She said the virus was known to spread more easily indoors “and, of course, during the winter, we spend far more time indoors than we do during the summer”.
She added: “In addition, we’re less likely to have our windows open, doors tend to be closed to keep out the cold, and that will again enhance transmission.
“It’s also possible that the virus itself could survive for longer in colder conditions.”
Dame Anne Johnson, professor of infectious disease epidemiology at University College London and vice president of the Academy of Medical Sciences, said there was a need for a “powerful public information campaign” in the run up to winter.
“Everybody needs to realise that Covid-19 hasn’t gone away, and therefore everybody can help reduce transmission by social distancing, by the wearing of face coverings as a social norm, by good respiratory and hand hygiene and the right level of heating and ventilation in our homes,” she said.
Dame Anne also said it was important people got tested if they had symptoms, and that they self-isolated along with their households.
“Every winter we see an increase in the number of people admitted to hospital and in the number of people dying in the UK,” she added.
“This is due to a combination of seasonal infections such as flu, and the effects of colder weather, for example, on heart and lung conditions.
“This winter we have to factor in the likelihood of another wave of coronavirus infections and the ongoing impacts of the first wave.
“We have to be prepared that we might also experience a flu epidemic this year.
“Faced with these potential challenges, and after an already tough year, it would be easy to feel hopeless and powerless.
“But this report shows that we can act now to change things for the better.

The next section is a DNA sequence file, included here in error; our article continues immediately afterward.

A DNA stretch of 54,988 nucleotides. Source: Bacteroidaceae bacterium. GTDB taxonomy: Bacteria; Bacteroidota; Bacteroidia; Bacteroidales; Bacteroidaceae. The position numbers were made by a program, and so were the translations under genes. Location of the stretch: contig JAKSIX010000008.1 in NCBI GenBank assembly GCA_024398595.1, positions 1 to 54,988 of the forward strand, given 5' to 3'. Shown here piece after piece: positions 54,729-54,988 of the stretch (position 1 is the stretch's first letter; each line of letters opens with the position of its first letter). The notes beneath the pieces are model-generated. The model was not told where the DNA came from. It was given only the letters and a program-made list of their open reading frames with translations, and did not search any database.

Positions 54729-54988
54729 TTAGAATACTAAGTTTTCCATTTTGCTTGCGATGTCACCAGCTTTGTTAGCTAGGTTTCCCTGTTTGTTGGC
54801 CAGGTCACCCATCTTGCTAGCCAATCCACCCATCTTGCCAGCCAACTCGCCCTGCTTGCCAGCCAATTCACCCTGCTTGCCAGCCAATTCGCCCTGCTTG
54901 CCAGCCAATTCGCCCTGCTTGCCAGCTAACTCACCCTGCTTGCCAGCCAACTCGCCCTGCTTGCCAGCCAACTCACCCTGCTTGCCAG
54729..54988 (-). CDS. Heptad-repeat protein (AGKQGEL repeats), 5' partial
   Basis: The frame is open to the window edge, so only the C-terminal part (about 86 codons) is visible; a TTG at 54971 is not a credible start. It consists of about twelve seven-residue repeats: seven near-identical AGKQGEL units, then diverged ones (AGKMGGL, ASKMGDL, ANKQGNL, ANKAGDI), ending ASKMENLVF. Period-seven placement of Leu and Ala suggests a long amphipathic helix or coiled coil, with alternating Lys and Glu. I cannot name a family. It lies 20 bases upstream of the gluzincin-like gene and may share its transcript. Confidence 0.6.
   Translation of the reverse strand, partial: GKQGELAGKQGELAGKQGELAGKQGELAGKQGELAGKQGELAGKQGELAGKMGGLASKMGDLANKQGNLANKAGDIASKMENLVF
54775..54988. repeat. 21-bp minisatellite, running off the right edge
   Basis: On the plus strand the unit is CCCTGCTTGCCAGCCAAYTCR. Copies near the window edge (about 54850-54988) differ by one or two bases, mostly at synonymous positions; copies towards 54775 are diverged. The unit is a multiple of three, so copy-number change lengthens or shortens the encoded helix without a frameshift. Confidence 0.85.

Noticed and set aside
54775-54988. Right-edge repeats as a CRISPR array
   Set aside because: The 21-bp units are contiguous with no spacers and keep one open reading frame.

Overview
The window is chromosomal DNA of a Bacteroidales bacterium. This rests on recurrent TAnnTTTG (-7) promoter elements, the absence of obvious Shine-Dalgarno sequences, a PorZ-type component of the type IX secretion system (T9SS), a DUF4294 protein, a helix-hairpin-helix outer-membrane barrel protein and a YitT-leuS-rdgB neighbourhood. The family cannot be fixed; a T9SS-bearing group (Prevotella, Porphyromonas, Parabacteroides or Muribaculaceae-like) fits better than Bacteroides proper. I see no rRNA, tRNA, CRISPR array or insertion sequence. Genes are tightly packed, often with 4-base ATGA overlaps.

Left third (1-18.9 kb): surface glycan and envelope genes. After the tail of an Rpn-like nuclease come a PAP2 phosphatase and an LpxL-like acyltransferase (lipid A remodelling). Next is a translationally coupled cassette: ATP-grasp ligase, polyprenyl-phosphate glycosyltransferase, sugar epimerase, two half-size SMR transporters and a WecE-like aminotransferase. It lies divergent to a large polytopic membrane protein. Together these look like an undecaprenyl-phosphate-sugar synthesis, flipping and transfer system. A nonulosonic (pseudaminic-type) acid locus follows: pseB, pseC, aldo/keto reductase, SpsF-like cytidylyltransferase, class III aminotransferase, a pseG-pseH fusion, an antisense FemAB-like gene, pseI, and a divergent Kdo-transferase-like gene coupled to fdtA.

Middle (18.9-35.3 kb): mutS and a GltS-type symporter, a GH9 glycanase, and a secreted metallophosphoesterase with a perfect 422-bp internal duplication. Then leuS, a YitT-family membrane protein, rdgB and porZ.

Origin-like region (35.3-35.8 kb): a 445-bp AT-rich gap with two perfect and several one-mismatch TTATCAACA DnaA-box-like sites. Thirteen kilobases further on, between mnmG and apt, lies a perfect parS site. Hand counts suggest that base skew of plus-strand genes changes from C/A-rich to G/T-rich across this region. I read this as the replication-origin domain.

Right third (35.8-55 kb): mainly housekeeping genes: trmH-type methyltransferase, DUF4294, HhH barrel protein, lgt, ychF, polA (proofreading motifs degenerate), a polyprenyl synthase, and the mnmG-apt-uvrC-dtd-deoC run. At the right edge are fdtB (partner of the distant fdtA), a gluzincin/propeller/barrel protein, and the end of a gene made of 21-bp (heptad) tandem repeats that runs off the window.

“We need to minimise coronavirus and flu transmission everywhere, and especially in hospitals and care homes.
“We need to get our health and social care, and the track, trace and isolate programme ready for winter. This can be done, but it must be done now.”
The report said NHS and social care facilities must continue with Covid-19 and Covid-19-free zones, and ensure there is adequate personal protective equipment (PPE) for staff, alongside testing and infection control measures.
It comes after Health Secretary Matt Hancock told the National Pharmacy Association’s conference on Monday that the Government had procured enough flu vaccine to roll out the “biggest flu vaccine programme in history”.
A government spokesman said: “The modelling in this report represents a worst-case scenario based on no government action, and makes clear this isn’t a prediction.
“Thanks to the nation’s collective efforts, the virus is being brought under control. However we remain vigilant and the Government will ensure the necessary resources are in place to avoid a second peak that would overwhelm our NHS.
“This includes extensive winter planning to protect the NHS and care sector, further expanding our large-scale testing capacity, contacting thousands through NHS Test and Trace, working intensively on new treatments, and delivering billions of items of PPE to protect our health and social care workers.”